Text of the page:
• Zinc, by itself, is very corrosion resistant. When you put a zinc plate on a boat, it acts as a battery, and induces current flow through the water that prevents oxygen ions from bonding with the hull, forcing them to bond with the zinc plate instead. The remaining hydrogen ions don’t damage the iron hull of the boat.

  • Much as I hate to ask this of such a perfect product: is there some soft plastic treads I could buy for this to make it less loud and not damage the floors? Some of us have wives… :)

    • The tracks, idler wheels, and toothed sprocket are all from Tamiya’s 1/16th scale German Tiger 1 RC/model tank. So yes, you can buy plastic tracks for it. Try www.tankzone.co.uk.

  • Is there a replacement for the top cover available separately?

  • I would love to see a comparison between the T'Rex and the Wild Thumper in different terrain and conditions. For example, I have seen in the product video for the Wild Thumper, it can fairly easily climb up curbs and small steps if approached at an angle. However, I can’t seem to find anything on the intarwebs demonstrating such capability for the T'Rex – and given the substantially different suspension between the two, I am also interested in seeing how these two platforms compare in dealing with rough terrain and obstacles. Any info or videos would be appreciated.

  • Could this climb stairs? Working on a rover-type project.

  • Anyone know of a source for replacing just the brass bushings in the gearboxes, or a suitable replacement bearing? Mine have completely worn out in just a few hours of running after upgrading to the steel gears bought off Ebay (“HENG LONG tank gearbox” on ebay).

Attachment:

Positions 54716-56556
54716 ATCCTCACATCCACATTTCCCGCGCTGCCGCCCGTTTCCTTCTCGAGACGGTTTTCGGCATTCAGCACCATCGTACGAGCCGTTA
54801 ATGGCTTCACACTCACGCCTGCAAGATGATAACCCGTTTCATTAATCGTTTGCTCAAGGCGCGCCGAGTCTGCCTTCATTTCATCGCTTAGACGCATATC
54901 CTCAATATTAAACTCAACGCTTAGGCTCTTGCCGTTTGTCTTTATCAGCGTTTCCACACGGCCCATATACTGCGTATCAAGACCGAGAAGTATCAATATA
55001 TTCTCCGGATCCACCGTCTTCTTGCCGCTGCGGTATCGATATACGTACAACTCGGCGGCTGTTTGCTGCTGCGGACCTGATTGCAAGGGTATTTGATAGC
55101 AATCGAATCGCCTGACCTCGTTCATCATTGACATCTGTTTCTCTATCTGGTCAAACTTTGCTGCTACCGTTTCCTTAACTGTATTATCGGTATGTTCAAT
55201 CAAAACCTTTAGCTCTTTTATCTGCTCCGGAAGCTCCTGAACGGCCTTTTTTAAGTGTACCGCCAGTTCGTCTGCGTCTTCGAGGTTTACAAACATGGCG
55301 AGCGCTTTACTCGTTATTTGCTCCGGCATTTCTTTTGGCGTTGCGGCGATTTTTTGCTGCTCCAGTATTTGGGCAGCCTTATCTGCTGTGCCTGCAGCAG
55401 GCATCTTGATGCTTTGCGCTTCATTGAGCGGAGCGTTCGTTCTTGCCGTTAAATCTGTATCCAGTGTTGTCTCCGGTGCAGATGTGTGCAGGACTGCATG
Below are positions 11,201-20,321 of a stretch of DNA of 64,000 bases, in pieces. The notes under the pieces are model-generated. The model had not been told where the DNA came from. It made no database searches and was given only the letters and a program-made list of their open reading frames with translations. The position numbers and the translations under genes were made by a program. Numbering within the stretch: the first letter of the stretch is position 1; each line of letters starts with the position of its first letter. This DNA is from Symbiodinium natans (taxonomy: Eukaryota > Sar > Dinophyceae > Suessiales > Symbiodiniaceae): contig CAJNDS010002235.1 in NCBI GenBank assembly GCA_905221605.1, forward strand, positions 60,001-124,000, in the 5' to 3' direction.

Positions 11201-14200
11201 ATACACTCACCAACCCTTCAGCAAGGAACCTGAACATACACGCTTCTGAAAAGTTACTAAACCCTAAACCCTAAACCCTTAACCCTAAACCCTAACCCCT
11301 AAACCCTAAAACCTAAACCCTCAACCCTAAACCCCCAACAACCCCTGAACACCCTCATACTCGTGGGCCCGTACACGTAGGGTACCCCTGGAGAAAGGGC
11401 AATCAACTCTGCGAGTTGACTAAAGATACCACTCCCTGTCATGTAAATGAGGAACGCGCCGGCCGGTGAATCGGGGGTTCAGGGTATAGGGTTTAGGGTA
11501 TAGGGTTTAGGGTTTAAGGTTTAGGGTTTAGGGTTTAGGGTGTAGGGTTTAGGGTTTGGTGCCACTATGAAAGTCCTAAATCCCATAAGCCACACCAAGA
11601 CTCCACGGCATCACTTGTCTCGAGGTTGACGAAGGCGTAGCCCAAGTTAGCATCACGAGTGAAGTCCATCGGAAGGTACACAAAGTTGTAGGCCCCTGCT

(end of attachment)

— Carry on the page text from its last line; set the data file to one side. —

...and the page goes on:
• Does the T'Rex beat the Wild Thumper 6WD in traversing obstacles?

    • It depends on the terrain and the payload. The T'REX tank, like all tracked vehicles can throw a track under some circumstances but has better traction in sand, snow and mud.

      The T'REX depends on the spring tension of the suspension to keep the tracks tight but excessive payloads will cause the springs to compress. It was originally designed to have a 3S LiPo, The T'REX controller and a Raspberry Pi inside with a pan/tilt and camera up top.

      The Wild Thumper can carry bigger / heavier payloads and never throw a track but it is more likely to get bogged in sand, snow or mud.

    • they’re different. I' d take the thumper for various terrains, but I’d take the t'rex for ruggedness. it’s more sealed up. each has their purposes.

  • What is the gauge of the wires coming from the two motors?

  • What happened to the estimate of July 19th?

  • Why does it cost almost the double on dagu website?

  • What kind of payload will this handle?

    • As the kit comes, maybe half a kilo. Adding additional springs to the suspension will allow heavier payloads.

  • It’s shown in the user manual, but it should probably be noted in the product description as well, that the 175mm dimension is for the width of the body, not including the tracks. With the tracks included, the overall width of the chassis is 265mm (10.4").

  • What are some recommended batteries (Sparkfun or otherwise) to use with this chassis and the latest T'Rex controller? Also, any suggestions for a simple RC receiver board to use with said configuration just to get some basic functionality up and running?

    • With the prototype I used a 5000mAh 3S Lipo. It all depends on what kind of run time you want between charges.

    • http://www.amazon.com/Venom-10000mAh-Battery-Universal-2-Pack/dp/B00FE0RVR6/ref=sr_1_148?s=toys-and-games&ie=UTF8&qid=1401132524&sr=1-148